In the great tradition of authors reporting on and from global hotspots (think Hemingway or Orwell during the Spanish Civil War), this post is written on day 9 of being locked down in my Shanghai apartment compound.

After the first 7 days dominated by daily compound-wide Covid tests and being locked down inside the compound, I went outside on the compound grounds on days 8 and 9. Admittedly, the area to watch birds is fairly limited – the whole compound measures maybe 200 by 100 meters, and a fair share of it is occupied by apartment blocks and parking spaces. Still, seeing a few birds is better than seeing no birds, even though this Shanghai suburb can hardly make a claim to be a hotspot of biodiversity.

I had already seen a pair of Oriental Magpie Robins wintering in the compound. Of course, now that I wanted to get a photo, I only found the female.

Even Spotted Doves can be a target for a bird photographer, particularly when there are almost no other birds around. (There is a German saying “In der Not frisst der Teufel Fliegen”, which the Google translation engine translates as “Beggars cannot be choosers” but which literally – and more interestingly – translates as “In a crisis, the devil will eat flies”)

On the other hand, I would have taken a photo of a male Daurian Redstart anywhere.

If I remember correctly, I once read something by a British birder spotting a rare Olive-backed Pipit somewhere in the UK. He marveled at the exquisite beauty of the bird. Hard for me to understand, to be honest, but then the bird is very common here in winter.

Some sorely needed comic relief came via a Japanese Tit. When I showed my wife the photo below, she asked me for the Chinese name of the bird. So I googled – usually, typing in the bird name plus “Mandarin Chinese” leads to some decent online dictionaries that include bird names.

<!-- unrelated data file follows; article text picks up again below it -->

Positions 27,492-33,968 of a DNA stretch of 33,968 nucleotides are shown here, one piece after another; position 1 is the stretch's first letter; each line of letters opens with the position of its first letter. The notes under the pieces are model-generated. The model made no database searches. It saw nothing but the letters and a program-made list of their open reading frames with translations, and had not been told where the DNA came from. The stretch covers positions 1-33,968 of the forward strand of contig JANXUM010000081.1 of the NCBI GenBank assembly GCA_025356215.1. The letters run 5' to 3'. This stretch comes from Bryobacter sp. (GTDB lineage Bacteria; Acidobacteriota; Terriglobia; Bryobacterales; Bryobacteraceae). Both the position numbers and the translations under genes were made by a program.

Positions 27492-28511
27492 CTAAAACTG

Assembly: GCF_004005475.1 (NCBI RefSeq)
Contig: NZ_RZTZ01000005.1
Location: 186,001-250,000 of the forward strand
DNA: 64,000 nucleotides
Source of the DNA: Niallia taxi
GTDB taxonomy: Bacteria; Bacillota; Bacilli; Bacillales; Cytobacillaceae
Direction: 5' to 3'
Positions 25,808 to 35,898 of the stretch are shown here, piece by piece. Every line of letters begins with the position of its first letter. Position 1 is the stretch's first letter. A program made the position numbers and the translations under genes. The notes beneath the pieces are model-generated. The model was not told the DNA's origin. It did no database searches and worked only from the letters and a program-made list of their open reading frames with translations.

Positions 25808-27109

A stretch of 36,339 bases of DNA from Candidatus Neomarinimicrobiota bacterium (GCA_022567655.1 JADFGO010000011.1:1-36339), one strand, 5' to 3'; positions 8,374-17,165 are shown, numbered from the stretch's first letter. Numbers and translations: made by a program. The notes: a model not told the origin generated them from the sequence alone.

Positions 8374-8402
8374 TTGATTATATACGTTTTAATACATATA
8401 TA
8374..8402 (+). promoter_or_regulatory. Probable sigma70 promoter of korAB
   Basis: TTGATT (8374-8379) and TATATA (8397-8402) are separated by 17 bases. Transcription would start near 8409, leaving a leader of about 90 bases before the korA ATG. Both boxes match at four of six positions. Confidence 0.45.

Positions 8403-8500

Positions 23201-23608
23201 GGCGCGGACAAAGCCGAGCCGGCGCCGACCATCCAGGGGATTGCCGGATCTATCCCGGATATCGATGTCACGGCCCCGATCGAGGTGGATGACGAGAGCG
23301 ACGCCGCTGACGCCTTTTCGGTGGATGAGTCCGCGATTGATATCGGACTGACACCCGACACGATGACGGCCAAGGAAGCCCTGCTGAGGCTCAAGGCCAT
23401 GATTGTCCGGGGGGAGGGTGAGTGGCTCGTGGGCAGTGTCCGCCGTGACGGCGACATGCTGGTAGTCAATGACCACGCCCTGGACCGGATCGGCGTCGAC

However, not in this case. The Google search leads straight to something I honestly was not looking for.

It seems Google has a built-in smut preference. Please remind me never to look up Boobies on Google.

Fortunately, not all was lost during the lockdown. There is a saying among birders – not very well known – that if life gives you lemonade, you should take photos of Chinese Blackbird chicks. So that is what I did.

While occasionally singing, most of the time …

… the adult blackbirds are working hard …

… because the chicks are always hungry.

These blackbirds actually share the building with me, though they live outside the main walls while I live inside. Also, they live about 30 meters below me. Finally, I guess they contribute less to the upkeep of the building than me. On the other hand, they do not use the elevator.

My other function at the compound – apart from documenting the blackbird – presumably is to entertain the other residents. The compound has about 1500 residents, and to my knowledge, I am the only Western-looking person. Add to that walking around with a largish camera on a tripod, and you have all the ingredients to attract curiosity.

However, one older lady surprised me. After asking me to show her some of the blackbird photos on the camera screen, it turned out what she really wanted was to pose behind my camera, and for me to document this with her mobile phone.

She also showed me a video that she had taken of me the day before. Not much happening here, I guess.

The lockdown was announced to be for two days. Now that we are on day number 9 of the lockdown, I have sort of stopped believing any announcements about when it will end.

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Written by Kai Pflug
Kai Pflug has been living in Shanghai for the last 18 years and only became interested in birds in China โ€“ so he is much more familiar with birds in China than with those in Germany. While he will only ever be an average birder, he aims to be a good bird photographer and has created a website with bird photos as proof. He hopes not too many clients of his consulting company read this blog, as they will doubt his dedication to providing consulting services related to China`s chemical industry. Whenever he wants to shock other birders, he tells them his (indoor) cats can distinguish several warblers by taste.